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Australian Bookkeepers Network hears from member and author Debra Anderson. This is the first installment in a four part series as Debra shares her journey in the industry.
Hello, I’m Debra Anderson. I live in Sydney, and I’m a single mother to 2 children – Cassandra 14 and Max 12. I’m a “solopreneur”, bookkeeper, accountant, tax agent and MYOB Certified Consultant.
When ABN Director Leanne Lewis originally asked me to write this blog series I was speechless. For those of you who know me, you will understand that I was extremely humbled that the ABN team thought of my journey as worthy of sharing; worthy of being told; and worthy of being considered even remotely inspirational.
I want to be clear – this is not going to be a ‘poor me’ or a ‘feel sorry for me article’…but rather a ‘you can do it’ blog series.
This 4 part series of blog articles covers my journey from the very beginning….way before bookkeeping and right up to today which is way beyond bookkeeping. I want to share with you that it doesn’t matter where you come from, who you think you are (or aren’t), how well you did at school, your lack of qualifications or even mental health challenges – YOU’VE GOT THIS! You can do it…we all can.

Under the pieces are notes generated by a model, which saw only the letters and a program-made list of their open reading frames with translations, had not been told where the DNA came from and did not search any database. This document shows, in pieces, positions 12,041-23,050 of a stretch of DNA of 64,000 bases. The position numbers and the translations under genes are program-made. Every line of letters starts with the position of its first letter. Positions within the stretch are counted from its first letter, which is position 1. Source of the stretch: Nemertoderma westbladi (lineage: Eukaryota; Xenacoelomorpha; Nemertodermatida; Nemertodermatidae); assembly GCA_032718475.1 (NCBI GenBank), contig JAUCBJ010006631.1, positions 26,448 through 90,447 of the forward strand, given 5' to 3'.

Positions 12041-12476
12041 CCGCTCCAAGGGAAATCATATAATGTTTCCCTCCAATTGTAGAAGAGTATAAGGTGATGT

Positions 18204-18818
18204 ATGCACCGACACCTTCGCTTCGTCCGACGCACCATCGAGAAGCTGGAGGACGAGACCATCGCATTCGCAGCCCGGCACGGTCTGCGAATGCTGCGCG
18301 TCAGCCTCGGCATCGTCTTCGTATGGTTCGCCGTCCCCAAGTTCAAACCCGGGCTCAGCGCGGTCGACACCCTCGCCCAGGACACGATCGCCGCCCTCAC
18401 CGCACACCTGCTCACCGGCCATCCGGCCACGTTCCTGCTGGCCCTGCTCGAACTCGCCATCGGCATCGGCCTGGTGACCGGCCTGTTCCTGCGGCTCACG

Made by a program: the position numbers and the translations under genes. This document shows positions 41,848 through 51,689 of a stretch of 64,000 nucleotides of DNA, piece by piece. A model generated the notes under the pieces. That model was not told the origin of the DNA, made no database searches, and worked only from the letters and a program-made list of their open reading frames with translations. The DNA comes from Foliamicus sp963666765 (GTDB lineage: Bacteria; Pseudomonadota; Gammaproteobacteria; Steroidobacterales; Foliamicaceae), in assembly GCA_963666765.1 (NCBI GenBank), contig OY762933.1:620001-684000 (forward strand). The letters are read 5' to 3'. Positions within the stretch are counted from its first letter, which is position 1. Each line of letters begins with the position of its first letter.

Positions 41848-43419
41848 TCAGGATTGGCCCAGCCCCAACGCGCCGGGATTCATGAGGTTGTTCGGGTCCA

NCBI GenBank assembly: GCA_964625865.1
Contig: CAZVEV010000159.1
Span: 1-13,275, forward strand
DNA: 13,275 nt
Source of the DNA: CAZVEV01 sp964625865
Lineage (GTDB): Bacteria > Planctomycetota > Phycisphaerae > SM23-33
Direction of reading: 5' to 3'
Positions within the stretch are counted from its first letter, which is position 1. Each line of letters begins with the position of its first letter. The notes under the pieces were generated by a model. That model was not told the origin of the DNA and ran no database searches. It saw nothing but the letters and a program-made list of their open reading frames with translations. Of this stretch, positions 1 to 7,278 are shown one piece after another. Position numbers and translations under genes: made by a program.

Here we go!!!
Part 1 – Back to the beginning – BC….before children
I’m going to go right back to 1987 when I was doing my HSC at Parramatta High School. I know it seems like a weird place to start, but I think in order to appreciate my journey you need to know the good, the bad and some the ugly bits.
In 1987, I was 17. I was always an above average student who wasn’t a studier, I had very few friends as by nature I’m a bit of a loner but what I did have was a huge attitude. I used to rationalise this simply as me being a ‘spirited’ child, but now that I am a parent myself I realise it was just attitude at its finest!!! – in fact my mother calls my daughter ‘pay-back’, and I can’t argue with that!!!
As a result of my “spiritedness”, I was expelled from school on July 11th in my HSC year. With the HSC exams in October, needless to say it was not a good time to get expelled but it is what it is and I ended up being shipped off to another high school to finish my last 2 ½ months of school. I was made to sit the HSC exams in the principal’s office as he ran the school (taking phone calls, having meetings etc.). So it was to no surprise to anyone that I failed my HSC quite spectacularly. There went my hopes of being a teacher Can anyone else see the irony there?
So with absolutely no hope of getting into any university off to TAFE I went to learn typing – one night a week for 3 months – after which I was able to get a Government traineeship in an office. I remember the first time I was asked to ‘post’ invoices in the computer and I was like: “where do I stick them”? “Why don’t you just give them to me and I’ll take them to the post office”? “What are you talking about”? I guess that was the moment I started my journey in accounts.